One of the ways I cope with my five-day-a-week cubicle incarceration is by listening to a lot interviews with author’s whose work I greatly appreciate and admire. Day in and day out this proves to be an effective strategy for a variety of reasons. It insures that the loudest voice in my head is not only kinder than my own but, that it also has something instructive, valuable, and insightful to say, rather than the garbled dance party of disappointment and self-loathing that usually plays on repeat in my head throughout the day. Even though its a catchy tune with an infectious beat, and a good groove one should try to take a break from the lovable low self-esteem playlist from time to time, at least as a palette cleanser. However, my earbud escapades not only shelter me from the shit-storm of inner-world, they also provide me with protection from the outer-world. David Sedaris says that “when you’re wearing [headphones]…The outside world suddenly becomes as private as you want it to be.” To say he has a point is an understatement.
The introvert in me welcomes every opportunity to be isolated, but the bill-payer in me recognizes the need to be amongst the masses in order to keep the rent paid. Almost miraculously, my earbuds seem to offer the best of both worlds. I can remain an island while still being in the crowd. I can have all the benefits of being a recluse, without the burden of being shut-in with 37 cats.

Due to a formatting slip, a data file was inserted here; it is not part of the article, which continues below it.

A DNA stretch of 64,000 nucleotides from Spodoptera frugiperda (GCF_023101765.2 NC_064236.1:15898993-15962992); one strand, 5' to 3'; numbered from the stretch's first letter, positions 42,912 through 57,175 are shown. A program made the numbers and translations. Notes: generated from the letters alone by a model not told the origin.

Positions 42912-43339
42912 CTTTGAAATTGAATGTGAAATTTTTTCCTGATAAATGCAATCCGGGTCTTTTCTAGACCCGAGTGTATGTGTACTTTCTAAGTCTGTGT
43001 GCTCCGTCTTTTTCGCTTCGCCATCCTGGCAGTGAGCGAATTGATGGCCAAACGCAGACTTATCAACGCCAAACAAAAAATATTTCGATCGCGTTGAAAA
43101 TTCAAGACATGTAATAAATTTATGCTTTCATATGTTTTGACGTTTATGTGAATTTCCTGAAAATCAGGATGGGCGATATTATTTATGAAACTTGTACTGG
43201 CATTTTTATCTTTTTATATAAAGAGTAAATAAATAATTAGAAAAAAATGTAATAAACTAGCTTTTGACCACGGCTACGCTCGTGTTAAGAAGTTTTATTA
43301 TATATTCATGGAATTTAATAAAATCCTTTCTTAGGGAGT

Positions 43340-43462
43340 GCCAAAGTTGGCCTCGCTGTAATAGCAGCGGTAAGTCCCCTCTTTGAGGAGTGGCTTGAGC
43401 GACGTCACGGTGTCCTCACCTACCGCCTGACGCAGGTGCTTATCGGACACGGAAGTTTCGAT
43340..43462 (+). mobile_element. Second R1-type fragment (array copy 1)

During one of my recent self-protective forays into author fueled escapism, I was listening to an interview with Neil Gaiman, and found myself unsurprisingly struck by something he said. He said that “You don’t write with answers. You write with questions…You don’t write necessarily to find out answers. You just write to try and infect other people with your questions.”
I live in the light of infinite questions. I write because I am filled with questions, questions about everything; questions about myself, questions about the world, questions about my place and purpose in it. I am possessed by paradoxes of the past, the uncertainties of the future, and the ambiguities of the present. I write to exorcise the questions. I write to get them out, not so that I can get rid of the questions, or so that the questions can be resolved, but to release more questions into the world and to make room for more questions to born within me.
I have no interest in providing you with answers. I have almost no interest in your answers. I am more interested in your questions. I am more interested in giving you the sacred gift of more questions. When I write, I write with the intensity of the questions in my heart. When I write, I am writing the questions; again and again, over and over, I am writing the questions. I write the question as a means of living the question, a means of living with the question, hoping that you too will be possessed and infected with and by the questions.
Our questions will lead us off the beaten path. They will take us to places of discomfort, places laced with the angst of ambiguity and the anxiety of uncertainty but, they will also lead us to wonder.
We have to embrace the unexpectedness of being swept off. We have to go where our questions take us. We have to watch, observe, attend to and make the things we must. Nothing is irrelevant when you realize that you are not searching for answers but, learning to ask better questions.
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